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Let it Shine: New Window Coating Lets in More Light
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Let it Shine: New Window Coating Lets in More Light

 

There's a new coating for windows that lets more sunlight pass through them, especially light at the blue end of the spectrum. And if these light-friendly windows become commonplace, they could give a big boost to the mood of the many people who'll be looking through them.

Light has profound effects on mood, though the full story isn't known yet. It is known that people with seasonal affective disorder (SAD), a type of depression that occurs in the fall and winter months, often improve when treated with light therapy--exposure to additional light. An early study from 2006 found light therapy as effective as fluoxetine (Prozac) in helping people with SAD feel less depressed.(1) And since then, light therapy has become a standard treatment for the disorder.

Exposure to blue light at night delays the onset of REM (deep) sleep. Conversely, it's thought that exposure to more blue light during the day could make people feel less sleepy and more alert, particularly those who spend most of the day indoors.

What about people who haven't been diagnosed with a mood disorder? There's a definite consensus that many people, especially those who spend lengthy periods indoors, would feel better if they were exposed to more natural light, for instance if they spent more time in the sun (but don't forget your sunscreen). Windows that let in more light could be a substitute for people who are trapped indoors most of the day.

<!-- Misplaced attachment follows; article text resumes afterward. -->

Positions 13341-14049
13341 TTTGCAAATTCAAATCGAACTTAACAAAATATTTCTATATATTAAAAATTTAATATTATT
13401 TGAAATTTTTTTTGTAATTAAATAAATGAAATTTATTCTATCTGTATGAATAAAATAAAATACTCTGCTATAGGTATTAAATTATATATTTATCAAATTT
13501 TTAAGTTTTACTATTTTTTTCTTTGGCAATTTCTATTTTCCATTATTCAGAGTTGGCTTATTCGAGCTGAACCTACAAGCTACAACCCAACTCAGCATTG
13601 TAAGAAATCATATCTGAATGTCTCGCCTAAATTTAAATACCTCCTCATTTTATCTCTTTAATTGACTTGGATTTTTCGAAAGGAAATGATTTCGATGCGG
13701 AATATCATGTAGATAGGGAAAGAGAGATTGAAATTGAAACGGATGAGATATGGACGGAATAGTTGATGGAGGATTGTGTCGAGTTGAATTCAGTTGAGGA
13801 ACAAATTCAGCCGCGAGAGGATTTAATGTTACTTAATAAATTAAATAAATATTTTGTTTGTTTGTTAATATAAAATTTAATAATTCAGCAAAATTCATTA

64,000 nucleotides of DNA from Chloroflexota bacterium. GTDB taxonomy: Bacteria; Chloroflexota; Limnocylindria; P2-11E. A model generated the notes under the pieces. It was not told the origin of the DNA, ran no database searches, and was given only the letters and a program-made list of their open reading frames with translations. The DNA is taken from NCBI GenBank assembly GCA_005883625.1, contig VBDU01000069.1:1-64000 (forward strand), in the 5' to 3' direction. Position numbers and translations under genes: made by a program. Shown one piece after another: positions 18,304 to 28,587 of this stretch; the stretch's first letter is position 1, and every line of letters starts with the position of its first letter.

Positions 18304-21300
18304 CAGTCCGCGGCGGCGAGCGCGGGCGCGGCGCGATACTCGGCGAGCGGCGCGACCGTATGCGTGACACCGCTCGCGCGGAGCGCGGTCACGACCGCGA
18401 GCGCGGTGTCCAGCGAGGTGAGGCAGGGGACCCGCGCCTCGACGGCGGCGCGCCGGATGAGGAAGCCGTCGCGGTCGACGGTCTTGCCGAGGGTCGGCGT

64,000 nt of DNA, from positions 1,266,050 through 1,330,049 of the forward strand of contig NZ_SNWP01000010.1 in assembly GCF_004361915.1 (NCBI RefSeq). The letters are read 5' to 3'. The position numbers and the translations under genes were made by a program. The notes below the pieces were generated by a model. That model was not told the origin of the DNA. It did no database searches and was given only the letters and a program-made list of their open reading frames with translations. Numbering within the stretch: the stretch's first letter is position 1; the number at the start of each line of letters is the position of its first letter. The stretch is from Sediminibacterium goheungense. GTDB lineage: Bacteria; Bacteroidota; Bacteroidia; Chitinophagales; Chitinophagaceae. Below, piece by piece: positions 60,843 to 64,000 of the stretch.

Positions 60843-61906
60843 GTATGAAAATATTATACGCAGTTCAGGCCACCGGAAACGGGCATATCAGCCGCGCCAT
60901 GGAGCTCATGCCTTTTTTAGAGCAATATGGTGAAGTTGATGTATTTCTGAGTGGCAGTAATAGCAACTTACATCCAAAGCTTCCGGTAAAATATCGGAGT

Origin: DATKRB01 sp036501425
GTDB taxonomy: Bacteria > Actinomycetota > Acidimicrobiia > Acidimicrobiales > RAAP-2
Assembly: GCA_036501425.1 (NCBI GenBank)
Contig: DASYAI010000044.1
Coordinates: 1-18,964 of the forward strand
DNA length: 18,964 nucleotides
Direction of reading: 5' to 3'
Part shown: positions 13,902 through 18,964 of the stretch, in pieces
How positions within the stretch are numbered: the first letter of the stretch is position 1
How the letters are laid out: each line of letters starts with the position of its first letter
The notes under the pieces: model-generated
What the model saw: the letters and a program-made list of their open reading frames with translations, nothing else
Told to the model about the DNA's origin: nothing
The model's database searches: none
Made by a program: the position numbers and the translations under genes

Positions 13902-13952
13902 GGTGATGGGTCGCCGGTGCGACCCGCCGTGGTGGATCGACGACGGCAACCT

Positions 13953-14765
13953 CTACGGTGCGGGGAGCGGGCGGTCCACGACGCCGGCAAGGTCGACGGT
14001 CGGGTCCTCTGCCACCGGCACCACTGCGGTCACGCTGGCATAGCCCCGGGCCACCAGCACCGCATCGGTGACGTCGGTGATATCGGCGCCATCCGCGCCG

Blue light plays a special role in people's sleep cycle and in setting their biological clock. There are receptors inside the eye which govern production of the sleep hormone melatonin, and these receptors are extremely sensitive to blue light, which halts melatonin production. When enough melatonin builds up, people sleep. Too little melatonin and they don't.

It's currently thought that there would be fewer sleep disorders and people would have an easier time getting to sleep at night if they were exposed to less blue light at night time. And studies dating back to 2006 have shown that, indeed, exposure to blue light at night delays the onset of REM (deep) sleep.(2) Conversely, it's thought that exposure to more blue light during the day could make people feel less sleepy and more alert, particularly those who spend most of the day indoors.

Does blue light have other special effects on the mind? Possibly. A 2010 study found that exposure to blue light enhanced responses to emotional stimuli and stimulated connections between areas of the brain that process emotion and language, at least compared to green light.(3) But there's currently little consensus among researchers about the effect of specific colors of light on mood and how they compare to the effects of white light. You could say that opinions run the full spectrum.

But there is consensus that windows block out a good deal of the blue light in sunlight and that less blue light makes its way through windows today than it did 30 years ago. Back then, most windows were single-paned. Most of today's windows are double- or triple-paned and all that extra glass blocks out even more of the blue light. A little more getting through certainly couldn’t hurt.

Can letting more light into their life, particularly blue light, make the average person happier and less grumpy? Nobody knows yet. If the new coated windows become common, it will be interesting to find out. Studies still need to be done.

For the manufacturer's perspective on what the new windows could mean, see the Fraunhofer-Gesellschaft press release.

August 16, 2012






 


 
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